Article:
The company has been counting on federal aid for years. Talks about a partly subsidized expansion in the United States began in 2019, during the Trump administration, according to company officials. TSMC first announced that it would build a new facility in Phoenix in May 2020, a project that company officials said would eventually require government subsidies to help address the higher cost of building and operating chip plants in the United States.

In December 2022, several months after the passage of the CHIPS Act, TSMC announced that it would build a second factory at the site, increasing its total investment to $40 billion from $12 billion.

But since TSMC started construction in 2021, various stumbling blocks have delayed the start of production. Last summer, TSMC pushed back initial production at its first factory to 2025 from this year, saying local workers lacked expertise in installing some sophisticated equipment. In January, the company said the second plant would not meet its original schedule of beginning manufacturing in 2026.

Production at the second facility is expected to begin in 2028, and production at the third factory is expected to start by the end of the decade, according to the Biden administration officials.

TSMC’s expansion in the United States could have an outsize impact on the global supply chain for semiconductors, the vulnerabilities of which were laid bare by crippling chip shortages during the pandemic.

TSMC, which pioneered the idea of manufacturing chips to order for others that design them, operates massive factories in Taiwan that churn out the vast majority of the small components that supply processing power to computers, phones, networking gear, appliances and military gear. America’s reliance on the company’s factories, on an island that China does not recognize as independent and claims is part of its territory, has long worried U.S. officials.

New generations of production technology are often described in terms of nanometers, or billionths of a meter, a measure of key dimensions of microscopic circuitry. In December 2022, TSMC said it would produce three-nanometer chips at its second Arizona factory. It will now also introduce the next generation of technology, at two nanometers, in the second plant, Biden administration officials announced.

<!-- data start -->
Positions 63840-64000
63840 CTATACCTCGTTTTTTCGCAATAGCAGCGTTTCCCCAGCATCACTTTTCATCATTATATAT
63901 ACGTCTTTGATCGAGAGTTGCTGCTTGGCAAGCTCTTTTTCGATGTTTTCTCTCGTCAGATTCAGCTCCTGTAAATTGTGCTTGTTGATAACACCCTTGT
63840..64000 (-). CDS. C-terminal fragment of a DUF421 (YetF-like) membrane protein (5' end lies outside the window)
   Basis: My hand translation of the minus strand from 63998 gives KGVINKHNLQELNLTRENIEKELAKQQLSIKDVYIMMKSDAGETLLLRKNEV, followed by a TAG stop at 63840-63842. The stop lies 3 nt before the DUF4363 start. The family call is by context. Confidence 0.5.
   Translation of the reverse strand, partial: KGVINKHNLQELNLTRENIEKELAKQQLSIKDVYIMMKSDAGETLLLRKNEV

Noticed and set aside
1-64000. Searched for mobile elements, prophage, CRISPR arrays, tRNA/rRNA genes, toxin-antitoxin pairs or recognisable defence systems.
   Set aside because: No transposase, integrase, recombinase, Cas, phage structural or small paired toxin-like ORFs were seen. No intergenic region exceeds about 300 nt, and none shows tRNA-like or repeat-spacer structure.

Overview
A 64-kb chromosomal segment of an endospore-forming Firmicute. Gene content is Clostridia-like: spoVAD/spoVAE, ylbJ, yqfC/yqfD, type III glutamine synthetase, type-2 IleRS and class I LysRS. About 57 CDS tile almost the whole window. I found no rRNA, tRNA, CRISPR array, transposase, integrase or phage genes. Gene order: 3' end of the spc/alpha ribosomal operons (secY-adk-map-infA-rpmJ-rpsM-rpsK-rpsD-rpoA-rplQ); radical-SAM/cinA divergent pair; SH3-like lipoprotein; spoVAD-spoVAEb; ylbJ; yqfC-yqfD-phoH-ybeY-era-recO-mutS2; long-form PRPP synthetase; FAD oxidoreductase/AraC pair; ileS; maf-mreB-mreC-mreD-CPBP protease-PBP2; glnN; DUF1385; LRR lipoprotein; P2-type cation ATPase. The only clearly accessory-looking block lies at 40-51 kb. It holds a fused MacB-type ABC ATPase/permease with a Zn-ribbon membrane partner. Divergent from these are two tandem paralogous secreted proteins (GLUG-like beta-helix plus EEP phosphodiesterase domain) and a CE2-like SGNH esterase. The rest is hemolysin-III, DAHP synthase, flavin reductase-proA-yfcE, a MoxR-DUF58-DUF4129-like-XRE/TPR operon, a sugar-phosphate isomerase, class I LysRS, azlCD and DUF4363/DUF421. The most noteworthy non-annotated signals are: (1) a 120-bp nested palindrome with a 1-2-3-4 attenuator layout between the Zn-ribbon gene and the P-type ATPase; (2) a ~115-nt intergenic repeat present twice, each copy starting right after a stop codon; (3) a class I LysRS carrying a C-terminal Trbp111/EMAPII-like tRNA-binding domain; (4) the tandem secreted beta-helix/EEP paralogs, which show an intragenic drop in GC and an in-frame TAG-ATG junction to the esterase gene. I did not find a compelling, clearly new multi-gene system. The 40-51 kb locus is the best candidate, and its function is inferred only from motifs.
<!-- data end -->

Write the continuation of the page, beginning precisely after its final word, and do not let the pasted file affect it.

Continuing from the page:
Such advances determine how many transistors can be packed on each small slice of silicon, which allow chips to perform calculations more quickly and store more data. In the past decade, TSMC supplanted Intel in delivering the most sophisticated production technology, producing components that Apple designs for its latest smartphones and Nvidia develops to power artificial intelligence applications like ChatGPT.

Though the planned addition of two-nanometer technology represents a substantial advance, that does not necessarily mean that TSMC’s U.S. factories will offer the latest technology at the same time as its factories in Taiwan. The company carries out research on new technologies on the island, and adapting those processes to high-volume manufacturing is typically done first in nearby buildings to speed the transition and reduce travel time for engineers.

It remains possible that Intel, which is racing to regain its lead in manufacturing technology, will offer the most advanced production technology in the industry by 2028 at U.S. factories. The company carries out its manufacturing technology research in Oregon.

Biden administration officials are expected to award more grants in the coming months to other big chipmakers that have invested in new or expanded domestic facilities in recent years, including Micron Technology and Samsung.